Tiffany & Co. supports the LGBTQIA+ community—not only during Pride Month, but always. Meet New Yorkers who share what they stand for.
“I stand for being myself, fully.”
Tomás came out during his freshman year of high school and was comfortable being his vibrant self from a young age—to everyone but his mum. “I went to a very accepting performing arts school, but I was still not fully comfortable with myself outside of school. Before heading home, I’d change out of my crop-top into a sweater,” says Tomás, who commuted to school in Manhattan from Staten Island. “I was tired of it, and I wanted to be myself, fully.” When he eventually came out to his mum, he found himself without a place to call home.
This unimaginable hardship was a veiled opportunity to heal, and his difficult experience coming out to his mother became an impetus for self-discovery. Today, Tomás lives nothing but his fullest, colourful truth while delivering homemade empanadas around New York City with his grandmother.
“I stand for rebellion—for being fearless.”
As one of the first trans women to receive New York state-funded sex reassignment surgery at 21, Morgin learned to be comfortable with who she was growing up at various housing programs with other LGBTQIA+ youth. “They gave me the opportunity to be myself,” says the Bronx-born musician and writer. Reclaiming her identity at the housing programs around the city made her the woman she is today. “I’m a fearless girl. I’m a fearless artist. I’m a fearless human being.”
The community has been a tremendous support during her journey. “It’s a community that stands for resilience and freedom and power,” she says. “There’s so much power in who we are, living our truths every day because there are so many people who are against what it means being who we are.”
“I stand for being completely who you are apart from who you are told to be.”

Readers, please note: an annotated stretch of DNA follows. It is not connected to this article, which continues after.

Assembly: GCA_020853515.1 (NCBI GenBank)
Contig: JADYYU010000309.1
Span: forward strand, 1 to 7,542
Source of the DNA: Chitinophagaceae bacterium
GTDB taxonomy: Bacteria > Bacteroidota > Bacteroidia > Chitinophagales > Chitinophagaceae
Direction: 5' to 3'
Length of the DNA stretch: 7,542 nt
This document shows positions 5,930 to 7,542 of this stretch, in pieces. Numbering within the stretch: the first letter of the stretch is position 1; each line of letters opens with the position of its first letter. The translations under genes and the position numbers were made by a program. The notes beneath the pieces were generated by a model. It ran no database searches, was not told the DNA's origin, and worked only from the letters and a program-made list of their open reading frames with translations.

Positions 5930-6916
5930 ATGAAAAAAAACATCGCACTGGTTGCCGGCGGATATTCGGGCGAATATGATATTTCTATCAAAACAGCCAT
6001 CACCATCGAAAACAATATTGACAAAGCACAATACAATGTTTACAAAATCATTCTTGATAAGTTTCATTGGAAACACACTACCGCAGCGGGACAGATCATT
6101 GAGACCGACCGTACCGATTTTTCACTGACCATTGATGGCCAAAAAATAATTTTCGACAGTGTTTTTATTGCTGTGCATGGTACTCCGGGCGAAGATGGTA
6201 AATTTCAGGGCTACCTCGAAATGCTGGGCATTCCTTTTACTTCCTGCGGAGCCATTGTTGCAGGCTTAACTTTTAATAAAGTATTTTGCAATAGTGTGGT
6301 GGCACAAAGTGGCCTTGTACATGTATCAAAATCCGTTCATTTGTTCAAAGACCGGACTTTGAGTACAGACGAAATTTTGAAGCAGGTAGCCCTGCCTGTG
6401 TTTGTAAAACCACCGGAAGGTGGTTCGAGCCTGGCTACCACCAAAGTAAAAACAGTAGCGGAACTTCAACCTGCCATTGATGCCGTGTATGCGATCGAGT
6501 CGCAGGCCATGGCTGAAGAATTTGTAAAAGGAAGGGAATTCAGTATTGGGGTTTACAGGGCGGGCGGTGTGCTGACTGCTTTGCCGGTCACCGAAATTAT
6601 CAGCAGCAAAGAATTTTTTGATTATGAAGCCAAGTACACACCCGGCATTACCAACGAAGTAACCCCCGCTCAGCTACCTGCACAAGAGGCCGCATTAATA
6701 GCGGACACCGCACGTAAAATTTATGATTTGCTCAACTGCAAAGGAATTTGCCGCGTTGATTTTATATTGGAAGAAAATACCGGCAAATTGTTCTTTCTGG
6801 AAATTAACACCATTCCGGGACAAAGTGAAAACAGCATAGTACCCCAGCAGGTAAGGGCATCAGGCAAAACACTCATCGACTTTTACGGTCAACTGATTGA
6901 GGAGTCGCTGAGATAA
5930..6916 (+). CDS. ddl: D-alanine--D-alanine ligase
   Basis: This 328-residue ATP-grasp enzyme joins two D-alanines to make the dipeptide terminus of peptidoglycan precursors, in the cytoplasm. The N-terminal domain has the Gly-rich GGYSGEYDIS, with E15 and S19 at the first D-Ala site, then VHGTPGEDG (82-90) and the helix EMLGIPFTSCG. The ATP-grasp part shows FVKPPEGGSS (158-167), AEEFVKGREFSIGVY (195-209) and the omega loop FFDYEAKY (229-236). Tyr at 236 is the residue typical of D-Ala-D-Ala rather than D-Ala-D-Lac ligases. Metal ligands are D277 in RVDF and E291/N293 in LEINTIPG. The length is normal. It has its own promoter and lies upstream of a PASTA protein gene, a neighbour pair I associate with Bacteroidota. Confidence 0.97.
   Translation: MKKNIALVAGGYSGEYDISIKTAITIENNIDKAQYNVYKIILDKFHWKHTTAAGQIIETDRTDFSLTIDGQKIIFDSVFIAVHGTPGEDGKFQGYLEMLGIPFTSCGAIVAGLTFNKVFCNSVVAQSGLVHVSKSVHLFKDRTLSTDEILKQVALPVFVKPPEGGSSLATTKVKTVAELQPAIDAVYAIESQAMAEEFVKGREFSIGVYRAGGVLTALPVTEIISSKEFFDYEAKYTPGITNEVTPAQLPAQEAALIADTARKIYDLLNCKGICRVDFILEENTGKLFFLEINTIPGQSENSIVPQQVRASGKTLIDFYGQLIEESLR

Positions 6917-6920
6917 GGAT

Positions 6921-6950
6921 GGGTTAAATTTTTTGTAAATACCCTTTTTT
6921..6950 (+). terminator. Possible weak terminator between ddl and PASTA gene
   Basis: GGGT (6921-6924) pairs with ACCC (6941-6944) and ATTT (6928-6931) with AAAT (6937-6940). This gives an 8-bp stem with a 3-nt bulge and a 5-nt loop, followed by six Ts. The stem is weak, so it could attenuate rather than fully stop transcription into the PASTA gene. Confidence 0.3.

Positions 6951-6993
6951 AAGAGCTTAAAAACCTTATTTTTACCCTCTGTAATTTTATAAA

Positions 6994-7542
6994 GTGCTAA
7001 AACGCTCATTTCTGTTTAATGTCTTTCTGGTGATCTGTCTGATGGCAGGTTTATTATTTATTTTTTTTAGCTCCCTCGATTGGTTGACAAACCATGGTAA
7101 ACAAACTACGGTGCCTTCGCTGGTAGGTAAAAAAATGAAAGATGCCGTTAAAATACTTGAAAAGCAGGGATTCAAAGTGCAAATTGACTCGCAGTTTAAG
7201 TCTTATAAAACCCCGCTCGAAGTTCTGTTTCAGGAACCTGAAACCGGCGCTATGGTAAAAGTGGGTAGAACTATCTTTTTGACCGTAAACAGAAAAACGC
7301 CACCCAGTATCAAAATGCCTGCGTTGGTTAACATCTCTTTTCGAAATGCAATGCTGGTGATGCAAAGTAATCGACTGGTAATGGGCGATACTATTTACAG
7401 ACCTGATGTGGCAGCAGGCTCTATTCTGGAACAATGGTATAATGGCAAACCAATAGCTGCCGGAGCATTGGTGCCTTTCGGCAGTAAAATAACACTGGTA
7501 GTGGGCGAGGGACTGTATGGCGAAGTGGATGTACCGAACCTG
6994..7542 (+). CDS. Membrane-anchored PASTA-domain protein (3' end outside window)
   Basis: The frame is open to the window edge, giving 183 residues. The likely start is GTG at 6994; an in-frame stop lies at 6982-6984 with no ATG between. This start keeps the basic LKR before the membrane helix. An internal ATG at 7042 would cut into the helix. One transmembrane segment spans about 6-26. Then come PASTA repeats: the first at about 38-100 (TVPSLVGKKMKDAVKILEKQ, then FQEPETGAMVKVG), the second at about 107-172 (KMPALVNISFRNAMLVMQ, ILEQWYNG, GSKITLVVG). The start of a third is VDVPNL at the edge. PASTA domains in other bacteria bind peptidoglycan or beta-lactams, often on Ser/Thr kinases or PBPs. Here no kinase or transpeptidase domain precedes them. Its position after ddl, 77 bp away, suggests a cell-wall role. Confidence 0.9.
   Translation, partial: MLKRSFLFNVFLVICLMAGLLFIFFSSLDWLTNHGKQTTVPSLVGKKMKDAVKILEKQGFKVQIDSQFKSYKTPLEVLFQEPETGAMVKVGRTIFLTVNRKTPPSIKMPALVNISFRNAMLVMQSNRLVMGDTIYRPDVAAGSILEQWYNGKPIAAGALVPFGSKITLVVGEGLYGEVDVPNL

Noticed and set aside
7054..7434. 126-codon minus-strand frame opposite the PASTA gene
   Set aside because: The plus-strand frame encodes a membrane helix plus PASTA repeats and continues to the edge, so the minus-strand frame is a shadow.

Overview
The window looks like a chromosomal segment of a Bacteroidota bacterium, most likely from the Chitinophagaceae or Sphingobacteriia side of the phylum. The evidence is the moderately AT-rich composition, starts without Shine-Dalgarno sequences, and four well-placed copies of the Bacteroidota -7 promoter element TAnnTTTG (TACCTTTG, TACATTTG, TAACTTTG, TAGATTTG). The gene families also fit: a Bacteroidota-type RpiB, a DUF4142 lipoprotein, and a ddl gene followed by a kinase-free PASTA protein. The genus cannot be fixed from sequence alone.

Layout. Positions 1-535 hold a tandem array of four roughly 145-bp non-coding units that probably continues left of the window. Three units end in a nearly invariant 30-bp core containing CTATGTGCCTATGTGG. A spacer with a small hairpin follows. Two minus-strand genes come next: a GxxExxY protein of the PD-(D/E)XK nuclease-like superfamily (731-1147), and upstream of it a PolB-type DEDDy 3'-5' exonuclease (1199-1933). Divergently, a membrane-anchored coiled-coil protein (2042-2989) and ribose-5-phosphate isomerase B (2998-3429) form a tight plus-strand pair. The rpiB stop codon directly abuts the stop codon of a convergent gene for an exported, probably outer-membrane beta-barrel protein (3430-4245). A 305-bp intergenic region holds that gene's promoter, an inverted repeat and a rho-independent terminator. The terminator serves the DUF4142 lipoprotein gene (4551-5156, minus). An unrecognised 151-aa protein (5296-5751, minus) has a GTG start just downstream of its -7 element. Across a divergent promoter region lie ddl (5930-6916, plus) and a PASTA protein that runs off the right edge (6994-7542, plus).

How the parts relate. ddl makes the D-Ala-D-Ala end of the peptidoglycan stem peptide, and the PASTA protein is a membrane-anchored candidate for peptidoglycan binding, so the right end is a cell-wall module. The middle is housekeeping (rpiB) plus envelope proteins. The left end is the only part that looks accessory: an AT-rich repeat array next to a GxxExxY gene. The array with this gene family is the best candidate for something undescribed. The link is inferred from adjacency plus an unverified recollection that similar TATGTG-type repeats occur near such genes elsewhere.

Oskar and Alexa’s shared path of self-discovery has been the defining characteristic of their relationship. Oskar grew up in Ghana and moved to the U.S., unsure of how to navigate a gender that didn’t align with their identity. Alexa, too, spent much of their life grappling with labels and constructs. The past three years together have helped Alexa and Oskar rediscover who they are, transcending who society tells them to be.
“Coming out as nonbinary has been really liberating,” says Alexa. “It helps me feel like I’m being fully myself because I understand that gender is a social construct and I can, purely by my existence, deconstruct that construct. I’m in the process of doing that, for myself and hopefully in the ways in which I navigate with others as well."
“I stand for how much we have in common.”
Gay actor and dancer Julian was forced out of the closet at the age of 13 after his brother and two best friends outed him. “It took me a very long time to learn how to love myself,” says Julian.
When Julian was 21, the Philadelphia native moved to New York where he discovered The Centre, a home and resource space for the LGBTQIA+ community in Manhattan. “The Centre opened up my eyes and my heart to a community that I could belong to. It allowed me to not only learn about myself, but about other people and their stories. It showed me how much we have in common within the queer community. It’s just such a beautiful thing,” says Julian.
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